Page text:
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    I'm not disputing that the OP is correct in saying that the grasshopper is a symbol of Eos. I'm saying that most modern readers would not know this off the top of their heads. If I read a poem that mentioned a grasshopper and had no clear reference to Greek mythology, I can't imagine that I would think, "Let me check the Wikipedia page on the Greek goddess Eos and see if this is a symbol of her." What would lead me to even think that?
    – Jay
    Feb 1 '19 at 18:51

For symbols to work, they need to be understood. Think of symbols as a language; if you speak the language, and the readers speak the same language, everything's good. If, however, you speak the language, but the readers don't, your message would get lost, just as if you'd chosen to write half your poem in Ancient Greek.

The trouble with your example is, exactly as @Jay says, that modern readers are extremely unlikely to associate grasshoppers with Eos. Even for readers who are familiar with that particular symbol, this would not be their first association.

There are other ways in which you can use the same symbols, without losing the readers. For example, I could write about

Eos's green fiddler

Even a reader who is unfamiliar with the particular association, is likely to recognise the grasshopper, especially if you give a few more lines in the same vein. Here' the reference to the goddess is explicit, the fact that you are in fact speaking in metaphor is explicit, and it remains to riddle out only what could be a green "fiddler" associated with the dawn. Not too complicated.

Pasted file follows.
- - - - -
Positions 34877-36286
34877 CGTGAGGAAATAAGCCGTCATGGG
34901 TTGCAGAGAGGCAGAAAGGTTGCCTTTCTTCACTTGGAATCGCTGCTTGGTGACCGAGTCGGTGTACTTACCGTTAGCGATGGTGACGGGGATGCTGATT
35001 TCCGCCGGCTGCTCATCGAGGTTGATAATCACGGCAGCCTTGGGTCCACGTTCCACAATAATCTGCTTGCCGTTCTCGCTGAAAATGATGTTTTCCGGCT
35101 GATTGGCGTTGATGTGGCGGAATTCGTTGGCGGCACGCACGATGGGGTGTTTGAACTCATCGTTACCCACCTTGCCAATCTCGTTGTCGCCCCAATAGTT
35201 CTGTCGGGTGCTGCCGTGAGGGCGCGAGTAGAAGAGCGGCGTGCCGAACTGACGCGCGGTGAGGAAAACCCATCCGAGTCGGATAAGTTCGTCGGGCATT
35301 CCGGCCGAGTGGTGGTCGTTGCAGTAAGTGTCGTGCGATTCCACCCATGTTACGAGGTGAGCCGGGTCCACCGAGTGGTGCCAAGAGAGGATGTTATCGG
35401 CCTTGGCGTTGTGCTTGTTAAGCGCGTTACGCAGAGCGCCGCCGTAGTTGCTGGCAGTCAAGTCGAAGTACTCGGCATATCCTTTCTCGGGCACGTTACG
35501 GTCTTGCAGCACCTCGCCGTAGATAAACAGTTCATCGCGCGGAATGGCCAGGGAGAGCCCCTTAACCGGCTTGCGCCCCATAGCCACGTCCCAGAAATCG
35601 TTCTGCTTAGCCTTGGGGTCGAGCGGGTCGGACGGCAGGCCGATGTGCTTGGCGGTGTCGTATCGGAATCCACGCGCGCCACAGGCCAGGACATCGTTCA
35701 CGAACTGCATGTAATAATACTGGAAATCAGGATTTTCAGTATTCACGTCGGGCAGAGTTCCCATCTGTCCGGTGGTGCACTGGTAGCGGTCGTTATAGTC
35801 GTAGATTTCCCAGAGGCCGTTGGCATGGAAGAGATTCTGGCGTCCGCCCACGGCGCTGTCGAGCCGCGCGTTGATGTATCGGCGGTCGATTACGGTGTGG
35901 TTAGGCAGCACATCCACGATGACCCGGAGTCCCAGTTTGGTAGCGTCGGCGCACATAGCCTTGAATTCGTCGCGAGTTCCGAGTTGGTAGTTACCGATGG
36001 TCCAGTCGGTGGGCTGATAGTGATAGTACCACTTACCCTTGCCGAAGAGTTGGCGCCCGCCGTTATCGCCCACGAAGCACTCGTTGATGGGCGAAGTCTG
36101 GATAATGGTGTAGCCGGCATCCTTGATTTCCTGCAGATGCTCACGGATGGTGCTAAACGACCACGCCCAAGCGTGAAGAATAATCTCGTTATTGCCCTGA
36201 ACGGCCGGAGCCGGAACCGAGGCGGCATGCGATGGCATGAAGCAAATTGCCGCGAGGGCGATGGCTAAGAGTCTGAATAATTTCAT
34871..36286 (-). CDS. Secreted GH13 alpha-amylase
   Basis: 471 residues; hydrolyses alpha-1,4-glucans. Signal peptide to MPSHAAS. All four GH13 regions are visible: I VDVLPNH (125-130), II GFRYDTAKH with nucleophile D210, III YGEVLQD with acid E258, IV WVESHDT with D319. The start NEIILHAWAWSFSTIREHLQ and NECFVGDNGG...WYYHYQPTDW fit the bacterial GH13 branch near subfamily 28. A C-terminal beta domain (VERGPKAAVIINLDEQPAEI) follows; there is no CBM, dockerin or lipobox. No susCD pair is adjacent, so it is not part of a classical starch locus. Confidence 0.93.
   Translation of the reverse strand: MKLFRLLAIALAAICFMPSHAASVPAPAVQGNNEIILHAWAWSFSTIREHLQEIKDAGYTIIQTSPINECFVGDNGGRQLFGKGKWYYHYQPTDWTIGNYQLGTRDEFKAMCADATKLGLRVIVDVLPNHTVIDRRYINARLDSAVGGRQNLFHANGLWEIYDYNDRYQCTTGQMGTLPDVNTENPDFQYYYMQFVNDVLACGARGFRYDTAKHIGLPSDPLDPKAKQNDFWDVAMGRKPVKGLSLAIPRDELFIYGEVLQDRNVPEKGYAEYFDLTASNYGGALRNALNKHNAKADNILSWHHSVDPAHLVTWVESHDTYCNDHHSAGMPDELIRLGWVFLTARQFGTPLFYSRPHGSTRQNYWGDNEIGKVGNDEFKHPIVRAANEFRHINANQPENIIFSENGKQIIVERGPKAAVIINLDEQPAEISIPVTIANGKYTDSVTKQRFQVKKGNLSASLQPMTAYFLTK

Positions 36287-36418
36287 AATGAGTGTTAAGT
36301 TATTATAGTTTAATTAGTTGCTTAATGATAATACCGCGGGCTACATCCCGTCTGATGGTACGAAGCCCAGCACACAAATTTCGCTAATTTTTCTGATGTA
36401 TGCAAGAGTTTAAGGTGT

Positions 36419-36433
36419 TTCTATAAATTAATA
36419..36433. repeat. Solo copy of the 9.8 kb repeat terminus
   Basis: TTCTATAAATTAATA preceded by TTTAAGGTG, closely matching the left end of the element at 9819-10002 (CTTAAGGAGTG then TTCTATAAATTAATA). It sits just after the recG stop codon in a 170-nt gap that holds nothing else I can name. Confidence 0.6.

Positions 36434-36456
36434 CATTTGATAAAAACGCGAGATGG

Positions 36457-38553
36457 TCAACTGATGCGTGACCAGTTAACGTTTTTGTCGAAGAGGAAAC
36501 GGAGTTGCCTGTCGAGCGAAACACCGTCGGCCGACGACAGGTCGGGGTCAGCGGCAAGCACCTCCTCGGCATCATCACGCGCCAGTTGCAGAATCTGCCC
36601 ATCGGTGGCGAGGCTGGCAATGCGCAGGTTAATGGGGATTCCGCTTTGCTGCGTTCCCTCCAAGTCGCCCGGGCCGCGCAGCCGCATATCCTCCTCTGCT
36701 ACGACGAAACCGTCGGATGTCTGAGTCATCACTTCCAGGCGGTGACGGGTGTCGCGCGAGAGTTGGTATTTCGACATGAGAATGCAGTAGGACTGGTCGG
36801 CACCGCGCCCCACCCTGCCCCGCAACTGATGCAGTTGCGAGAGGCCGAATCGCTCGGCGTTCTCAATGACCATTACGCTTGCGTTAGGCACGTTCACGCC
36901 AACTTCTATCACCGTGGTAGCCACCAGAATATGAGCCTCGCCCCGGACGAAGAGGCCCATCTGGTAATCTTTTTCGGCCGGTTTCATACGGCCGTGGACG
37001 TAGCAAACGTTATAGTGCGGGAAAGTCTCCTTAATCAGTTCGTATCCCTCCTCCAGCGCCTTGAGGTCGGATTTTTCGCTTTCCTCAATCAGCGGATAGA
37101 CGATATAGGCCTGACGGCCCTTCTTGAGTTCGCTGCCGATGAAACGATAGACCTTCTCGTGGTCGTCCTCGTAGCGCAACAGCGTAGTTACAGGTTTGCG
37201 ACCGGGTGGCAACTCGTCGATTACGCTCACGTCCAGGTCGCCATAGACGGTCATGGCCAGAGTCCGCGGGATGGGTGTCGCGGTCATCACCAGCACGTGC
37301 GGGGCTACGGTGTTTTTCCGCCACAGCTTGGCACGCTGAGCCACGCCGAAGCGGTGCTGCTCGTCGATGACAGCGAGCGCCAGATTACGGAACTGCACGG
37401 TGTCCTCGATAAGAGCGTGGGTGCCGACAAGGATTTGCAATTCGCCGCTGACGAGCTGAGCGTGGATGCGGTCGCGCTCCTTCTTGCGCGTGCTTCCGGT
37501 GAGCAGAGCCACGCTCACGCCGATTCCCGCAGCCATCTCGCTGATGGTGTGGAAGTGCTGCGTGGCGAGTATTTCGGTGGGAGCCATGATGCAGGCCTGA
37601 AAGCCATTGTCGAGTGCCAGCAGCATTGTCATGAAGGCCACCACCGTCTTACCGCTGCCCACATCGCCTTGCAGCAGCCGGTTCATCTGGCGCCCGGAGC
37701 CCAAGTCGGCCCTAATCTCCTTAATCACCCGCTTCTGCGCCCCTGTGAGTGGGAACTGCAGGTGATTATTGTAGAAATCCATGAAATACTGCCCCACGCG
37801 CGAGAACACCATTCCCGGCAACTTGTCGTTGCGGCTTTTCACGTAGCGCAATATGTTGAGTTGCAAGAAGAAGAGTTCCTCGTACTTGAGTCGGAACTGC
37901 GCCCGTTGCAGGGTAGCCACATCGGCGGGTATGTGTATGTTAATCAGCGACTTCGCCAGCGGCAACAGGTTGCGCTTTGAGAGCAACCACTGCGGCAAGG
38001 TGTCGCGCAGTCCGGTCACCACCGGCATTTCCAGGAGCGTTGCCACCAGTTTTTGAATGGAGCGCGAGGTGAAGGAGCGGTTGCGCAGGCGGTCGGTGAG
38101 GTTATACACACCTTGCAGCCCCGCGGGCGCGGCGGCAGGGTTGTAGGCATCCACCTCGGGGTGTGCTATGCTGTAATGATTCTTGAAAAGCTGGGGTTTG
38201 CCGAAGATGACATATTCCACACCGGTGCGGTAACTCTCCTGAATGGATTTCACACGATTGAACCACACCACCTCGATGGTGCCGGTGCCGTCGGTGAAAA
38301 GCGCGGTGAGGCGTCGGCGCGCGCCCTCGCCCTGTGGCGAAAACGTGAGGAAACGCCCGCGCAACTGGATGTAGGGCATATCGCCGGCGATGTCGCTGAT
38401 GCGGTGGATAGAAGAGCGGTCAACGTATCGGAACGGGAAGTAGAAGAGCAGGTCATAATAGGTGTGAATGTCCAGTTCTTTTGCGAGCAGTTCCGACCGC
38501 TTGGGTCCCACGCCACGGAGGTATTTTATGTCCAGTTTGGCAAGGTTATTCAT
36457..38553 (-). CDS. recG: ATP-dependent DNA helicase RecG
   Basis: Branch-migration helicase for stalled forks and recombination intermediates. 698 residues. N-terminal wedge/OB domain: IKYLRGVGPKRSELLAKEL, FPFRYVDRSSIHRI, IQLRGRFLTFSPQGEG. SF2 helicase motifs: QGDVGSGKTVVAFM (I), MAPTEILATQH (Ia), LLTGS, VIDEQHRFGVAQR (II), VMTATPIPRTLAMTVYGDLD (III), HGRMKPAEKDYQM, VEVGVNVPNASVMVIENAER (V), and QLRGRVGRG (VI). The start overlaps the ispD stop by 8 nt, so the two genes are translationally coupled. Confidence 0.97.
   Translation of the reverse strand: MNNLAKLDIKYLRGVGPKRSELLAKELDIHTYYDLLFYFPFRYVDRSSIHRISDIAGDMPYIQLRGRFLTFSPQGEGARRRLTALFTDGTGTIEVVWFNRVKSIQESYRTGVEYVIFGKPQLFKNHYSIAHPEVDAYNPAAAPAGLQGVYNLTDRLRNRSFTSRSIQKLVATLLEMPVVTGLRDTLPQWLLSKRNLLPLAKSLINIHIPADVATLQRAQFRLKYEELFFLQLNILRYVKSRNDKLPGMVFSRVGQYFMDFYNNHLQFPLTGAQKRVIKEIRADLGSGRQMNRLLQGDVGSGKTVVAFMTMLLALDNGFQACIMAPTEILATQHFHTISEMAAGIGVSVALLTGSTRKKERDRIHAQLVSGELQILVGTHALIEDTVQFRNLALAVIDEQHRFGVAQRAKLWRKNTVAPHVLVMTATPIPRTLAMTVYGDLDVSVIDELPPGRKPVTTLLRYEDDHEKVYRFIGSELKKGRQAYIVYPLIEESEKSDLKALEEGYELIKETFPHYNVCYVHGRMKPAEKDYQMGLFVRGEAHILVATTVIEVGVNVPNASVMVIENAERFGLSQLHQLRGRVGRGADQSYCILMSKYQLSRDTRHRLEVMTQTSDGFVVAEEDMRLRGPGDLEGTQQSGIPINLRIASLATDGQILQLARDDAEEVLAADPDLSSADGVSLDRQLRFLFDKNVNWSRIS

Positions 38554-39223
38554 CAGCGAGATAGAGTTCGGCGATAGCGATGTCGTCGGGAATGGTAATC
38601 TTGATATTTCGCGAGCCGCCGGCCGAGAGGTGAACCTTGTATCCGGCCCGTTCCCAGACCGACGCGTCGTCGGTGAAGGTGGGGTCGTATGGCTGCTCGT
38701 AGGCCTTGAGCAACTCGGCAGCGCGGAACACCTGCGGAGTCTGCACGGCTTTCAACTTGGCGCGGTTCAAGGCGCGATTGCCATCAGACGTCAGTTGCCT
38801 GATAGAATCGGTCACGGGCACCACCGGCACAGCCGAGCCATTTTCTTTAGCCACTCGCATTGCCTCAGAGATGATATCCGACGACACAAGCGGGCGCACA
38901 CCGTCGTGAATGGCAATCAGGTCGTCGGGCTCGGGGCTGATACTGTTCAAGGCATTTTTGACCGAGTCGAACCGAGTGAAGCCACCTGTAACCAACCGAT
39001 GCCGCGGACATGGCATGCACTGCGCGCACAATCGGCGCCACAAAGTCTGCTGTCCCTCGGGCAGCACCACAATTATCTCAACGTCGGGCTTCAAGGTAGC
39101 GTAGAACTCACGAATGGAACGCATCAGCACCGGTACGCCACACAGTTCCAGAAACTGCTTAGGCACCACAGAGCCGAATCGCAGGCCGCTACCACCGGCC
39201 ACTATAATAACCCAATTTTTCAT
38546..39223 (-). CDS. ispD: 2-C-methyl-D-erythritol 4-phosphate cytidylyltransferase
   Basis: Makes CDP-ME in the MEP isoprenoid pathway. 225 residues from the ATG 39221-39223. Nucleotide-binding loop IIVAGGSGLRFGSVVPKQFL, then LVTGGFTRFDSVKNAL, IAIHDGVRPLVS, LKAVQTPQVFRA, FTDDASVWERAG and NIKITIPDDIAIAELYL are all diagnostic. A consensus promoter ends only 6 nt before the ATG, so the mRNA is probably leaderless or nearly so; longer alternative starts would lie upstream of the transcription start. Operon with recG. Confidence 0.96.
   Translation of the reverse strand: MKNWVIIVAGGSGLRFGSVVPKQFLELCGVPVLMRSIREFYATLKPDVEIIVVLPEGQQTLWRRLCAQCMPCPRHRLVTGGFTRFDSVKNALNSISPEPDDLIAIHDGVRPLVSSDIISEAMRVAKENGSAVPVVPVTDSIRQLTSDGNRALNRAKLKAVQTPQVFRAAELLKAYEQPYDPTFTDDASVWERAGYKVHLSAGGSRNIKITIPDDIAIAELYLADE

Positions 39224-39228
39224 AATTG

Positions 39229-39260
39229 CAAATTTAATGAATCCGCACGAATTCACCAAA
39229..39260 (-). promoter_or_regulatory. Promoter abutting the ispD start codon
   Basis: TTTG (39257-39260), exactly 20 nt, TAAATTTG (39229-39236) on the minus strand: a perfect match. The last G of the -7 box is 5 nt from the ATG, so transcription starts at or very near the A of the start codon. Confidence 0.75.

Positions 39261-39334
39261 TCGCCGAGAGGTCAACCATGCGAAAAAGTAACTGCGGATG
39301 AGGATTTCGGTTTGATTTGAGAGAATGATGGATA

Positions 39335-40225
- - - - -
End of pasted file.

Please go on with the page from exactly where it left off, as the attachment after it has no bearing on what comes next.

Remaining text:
If it is the god you wish to describe through metaphor, making use of their symbols, you'd need to use symbols the reader is familiar with. If your poem is a stand-alone, rather than a part of a larger work set in a particular mythology, you'd need to provide the reader with enough information to figure out which mythology you're talking about in the first place. For example, "lord of thunder" can be quite a few different guys. "Hammer-wielding lord of thunder" is Thor.

Note also that your bit of verse is quite wrong in terms of how the grasshopper is associated with Eos. Grasshoppers do not appear out of the ocean. They welcome the rising sun with their "song", thus they are considered the dawn's companions. They are not the dawn herself. If you're using symbols to convey a meaning, you must use them correctly. If you say 'chair' when you mean 'table', you shouldn't be surprised that what you're saying stops making sense.

  • If the grasshopper doesn't symbolize her, but symbolizes her husband instead then why is it inside the symbol list? Feb 1 '19 at 23:16
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    @repomonster not her husband. Each god in the Greek mythology had "companion animals" - animals who would accompany the deity, act as the deity's messengers, commonly be depicted with the deity, etc. For example, it would be very uncommon for a deity to manifest to a human directly, but the same deity might send a message to a human by way of the companion animal. Feb 1 '19 at 23:34